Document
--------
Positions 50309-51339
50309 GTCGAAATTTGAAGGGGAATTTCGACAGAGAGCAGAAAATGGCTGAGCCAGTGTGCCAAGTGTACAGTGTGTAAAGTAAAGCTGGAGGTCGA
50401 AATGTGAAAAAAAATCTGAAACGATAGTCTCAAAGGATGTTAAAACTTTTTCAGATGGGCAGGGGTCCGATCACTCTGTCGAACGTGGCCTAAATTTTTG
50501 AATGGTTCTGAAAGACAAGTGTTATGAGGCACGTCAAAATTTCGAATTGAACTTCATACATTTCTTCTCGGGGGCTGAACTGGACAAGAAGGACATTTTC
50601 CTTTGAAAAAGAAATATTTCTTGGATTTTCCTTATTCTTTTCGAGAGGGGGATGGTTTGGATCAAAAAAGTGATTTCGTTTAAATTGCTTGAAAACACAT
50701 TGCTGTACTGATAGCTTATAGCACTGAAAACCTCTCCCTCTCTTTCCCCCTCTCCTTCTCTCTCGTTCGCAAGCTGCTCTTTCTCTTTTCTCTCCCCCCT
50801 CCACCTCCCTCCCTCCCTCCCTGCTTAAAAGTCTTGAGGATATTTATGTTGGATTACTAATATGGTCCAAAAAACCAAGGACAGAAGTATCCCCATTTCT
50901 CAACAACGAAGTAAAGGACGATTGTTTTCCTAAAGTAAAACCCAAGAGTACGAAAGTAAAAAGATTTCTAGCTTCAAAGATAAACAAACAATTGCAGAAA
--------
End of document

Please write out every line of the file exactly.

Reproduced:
Positions 50309-51339
50309 GTCGAAATTTGAAGGGGAATTTCGACAGAGAGCAGAAAATGGCTGAGCCAGTGTGCCAAGTGTACAGTGTGTAAAGTAAAGCTGGAGGTCGA
50401 AATGTGAAAAAAAATCTGAAACGATAGTCTCAAAGGATGTTAAAACTTTTTCAGATGGGCAGGGGTCCGATCACTCTGTCGAACGTGGCCTAAATTTTTG
50501 AATGGTTCTGAAAGACAAGTGTTATGAGGCACGTCAAAATTTCGAATTGAACTTCATACATTTCTTCTCGGGGGCTGAACTGGACAAGAAGGACATTTTC
50601 CTTTGAAAAAGAAATATTTCTTGGATTTTCCTTATTCTTTTCGAGAGGGGGATGGTTTGGATCAAAAAAGTGATTTCGTTTAAATTGCTTGAAAACACAT
50701 TGCTGTACTGATAGCTTATAGCACTGAAAACCTCTCCCTCTCTTTCCCCCTCTCCTTCTCTCTCGTTCGCAAGCTGCTCTTTCTCTTTTCTCTCCCCCCT
50801 CCACCTCCCTCCCTCCCTCCCTGCTTAAAAGTCTTGAGGATATTTATGTTGGATTACTAATATGGTCCAAAAAACCAAGGACAGAAGTATCCCCATTTCT
50901 CAACAACGAAGTAAAGGACGATTGTTTTCCTAAAGTAAAACCCAAGAGTACGAAAGTAAAAAGATTTCTAGCTTCAAAGATAAACAAACAATTGCAGAAA